Socially Awkward Writers Society

I had a long chat with a sister writer today. We are both socially awkward writers. Meet me on paper and I’m witty, wild, full-on. Meet me in uncurated person and you’ll realise I’m the group doofus who will suddenly announce, in a silence: “Don’t eat polar bear liver. It contains a lethal dose of Vitamin A. In fact, I think most predator species have that going so, so don’t eat predators.”

I suppose, in some ways, my super power is my autism. I’ve been high masking all my life, so what’s one more mask, right?

I was a bookworm, introvert, smartypants, nerd, geek, and all round low-rung girl in high school. I couldn’t wait to leave. When I walked out of that last exam on a warm, humid November afternoon, in Year 12, I literally muttered: “Goodbye shitty old life” as I left the school grounds. I was done wi,th my teenage self who got bullied, got ignored, got dropped as a friend when football, boys, or more normal girls came along.

My first day of university, I stood in the centre of the lecture hall building, watching people racing around me as they got to their first class of the year. I stood there in my sweet summer dress, and cork-soled heels, a pair of bell-shaped tiny earrings dangling from my ears, and just a drop of Chimere perfume on my wrists. The quintessential Nice Girl. Adult learners, teachers-in-training, and the Arts department students who were easily spotted swarmed around me. I took a breath. I could continue being a Nice Quiet Girl, and mouse my way through university, or I could woman up, and find a different part of myself. So I took another breath, and walked up the most unusually dressed woman I saw and asked where Lecture Hall 230 was. She was a first year Arts student like me, 3 years older, with short crimson hair, wild leggings, and red boots. We walked to the lecture hall together. This was how to get on. Step outside my true self, put on the sociable mask, and be Out There.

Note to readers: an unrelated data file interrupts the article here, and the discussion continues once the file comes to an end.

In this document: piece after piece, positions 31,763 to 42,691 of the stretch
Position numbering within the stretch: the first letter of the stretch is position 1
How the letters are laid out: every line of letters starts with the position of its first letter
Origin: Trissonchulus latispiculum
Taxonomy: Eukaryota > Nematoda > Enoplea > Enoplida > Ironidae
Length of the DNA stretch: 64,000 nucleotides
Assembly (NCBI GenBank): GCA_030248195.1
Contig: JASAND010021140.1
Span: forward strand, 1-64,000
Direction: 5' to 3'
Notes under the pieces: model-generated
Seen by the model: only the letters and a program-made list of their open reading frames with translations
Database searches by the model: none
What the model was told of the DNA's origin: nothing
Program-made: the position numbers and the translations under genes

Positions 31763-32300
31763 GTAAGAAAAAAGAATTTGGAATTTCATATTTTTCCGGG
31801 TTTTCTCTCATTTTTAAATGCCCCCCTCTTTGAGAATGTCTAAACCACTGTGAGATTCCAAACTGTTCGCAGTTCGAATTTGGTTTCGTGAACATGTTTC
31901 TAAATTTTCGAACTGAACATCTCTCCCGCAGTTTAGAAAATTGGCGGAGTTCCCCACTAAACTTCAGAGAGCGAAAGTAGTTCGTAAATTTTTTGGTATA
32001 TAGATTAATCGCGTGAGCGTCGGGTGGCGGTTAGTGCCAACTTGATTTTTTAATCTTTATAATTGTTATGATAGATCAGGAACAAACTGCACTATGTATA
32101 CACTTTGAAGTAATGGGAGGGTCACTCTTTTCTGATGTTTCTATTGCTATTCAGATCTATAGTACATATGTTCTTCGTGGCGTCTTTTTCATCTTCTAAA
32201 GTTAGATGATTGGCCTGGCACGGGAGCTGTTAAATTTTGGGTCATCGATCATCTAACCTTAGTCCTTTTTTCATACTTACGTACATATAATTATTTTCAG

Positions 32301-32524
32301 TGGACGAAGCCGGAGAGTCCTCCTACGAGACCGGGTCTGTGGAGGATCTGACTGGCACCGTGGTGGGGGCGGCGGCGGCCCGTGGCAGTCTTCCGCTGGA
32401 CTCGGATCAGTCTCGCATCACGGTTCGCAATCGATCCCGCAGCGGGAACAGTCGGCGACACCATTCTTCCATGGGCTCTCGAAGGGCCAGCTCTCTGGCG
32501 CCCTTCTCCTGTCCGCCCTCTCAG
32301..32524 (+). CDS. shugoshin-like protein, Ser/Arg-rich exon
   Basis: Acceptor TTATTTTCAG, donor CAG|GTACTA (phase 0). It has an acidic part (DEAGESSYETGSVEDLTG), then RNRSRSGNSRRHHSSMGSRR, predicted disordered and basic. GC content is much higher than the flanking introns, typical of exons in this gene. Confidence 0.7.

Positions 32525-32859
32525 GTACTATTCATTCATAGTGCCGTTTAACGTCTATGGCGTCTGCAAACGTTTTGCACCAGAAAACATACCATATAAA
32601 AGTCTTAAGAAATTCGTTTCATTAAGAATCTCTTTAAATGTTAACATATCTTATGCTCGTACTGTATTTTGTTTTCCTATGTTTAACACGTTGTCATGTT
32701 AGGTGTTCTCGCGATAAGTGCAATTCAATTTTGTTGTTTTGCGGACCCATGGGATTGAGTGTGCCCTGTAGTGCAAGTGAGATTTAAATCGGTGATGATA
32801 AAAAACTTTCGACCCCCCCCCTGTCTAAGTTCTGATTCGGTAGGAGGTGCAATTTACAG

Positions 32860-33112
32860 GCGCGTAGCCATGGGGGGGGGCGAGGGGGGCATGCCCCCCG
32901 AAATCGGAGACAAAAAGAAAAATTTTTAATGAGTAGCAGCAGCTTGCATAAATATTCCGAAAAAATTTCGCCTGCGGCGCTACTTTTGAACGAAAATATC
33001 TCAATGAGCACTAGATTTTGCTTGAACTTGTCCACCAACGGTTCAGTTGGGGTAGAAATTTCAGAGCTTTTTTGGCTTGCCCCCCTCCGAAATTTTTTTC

I’ve pretty much lived in that persona for the rest of my life. Even when I have to take days to recover from being socially out there. Even when I’m talking too much and being too loud and I know it. Call it a mask, a persona, my Gemini Ascendant, whatever. Call it the advocate loudmouth self I had to become when I had two kids with disabilities. Call it cranky older woman if you like.

But it’s served me well when it comes to gushing over the work of fellow writers, being brave enough to go up to someone famous and introduce myself, to friend sister and fellow writer folx on social media, to interact with them online and sometimes in person. Even if I’m quailing inside, I do it.

Writing is a lonely business.

I figure that even if I’m dorky, geeky, nerdy, sometimes far too much, sometimes not enough, I’m still a human being, or masquerading as one, and I might as well make the best of it, even if Imposter Syndrome sits on me like a fat hen. So I shake hands with Lee Kofman, I ask for Robert Silverberg’s autograph, I verbally admire Lois McMaster Bujold’s jewellery, I admire architecture with a famous agent, and….oh dear, teach dodgy lap dancing at a publisher’s party. I admire artwork and ask to meet the painter. I sit and happily watch people create jewellery or whatever they’re doing.

I dunno. Maybe they’re all thinking ‘who is this schmoozing creeper?’

Mostly, the relationships are what they are, and I hope they get as much out of it as do I.

But every now and then, someone knows someone, and puts me in contact with just the right person to ask a question of, to read a book that I needed to read, to be lead down a new path. Even more occasionally, there’s a book blurb or some such that comes from this, for which I am profoundly grateful.

But mostly, it’s me careening through the galaxy like one of the hippos in Fantasia, tutu rustling, mouth open wide, and spouting information about polar bear liver. Even if inside I’m dying, I still do it, because the friendships are worth it.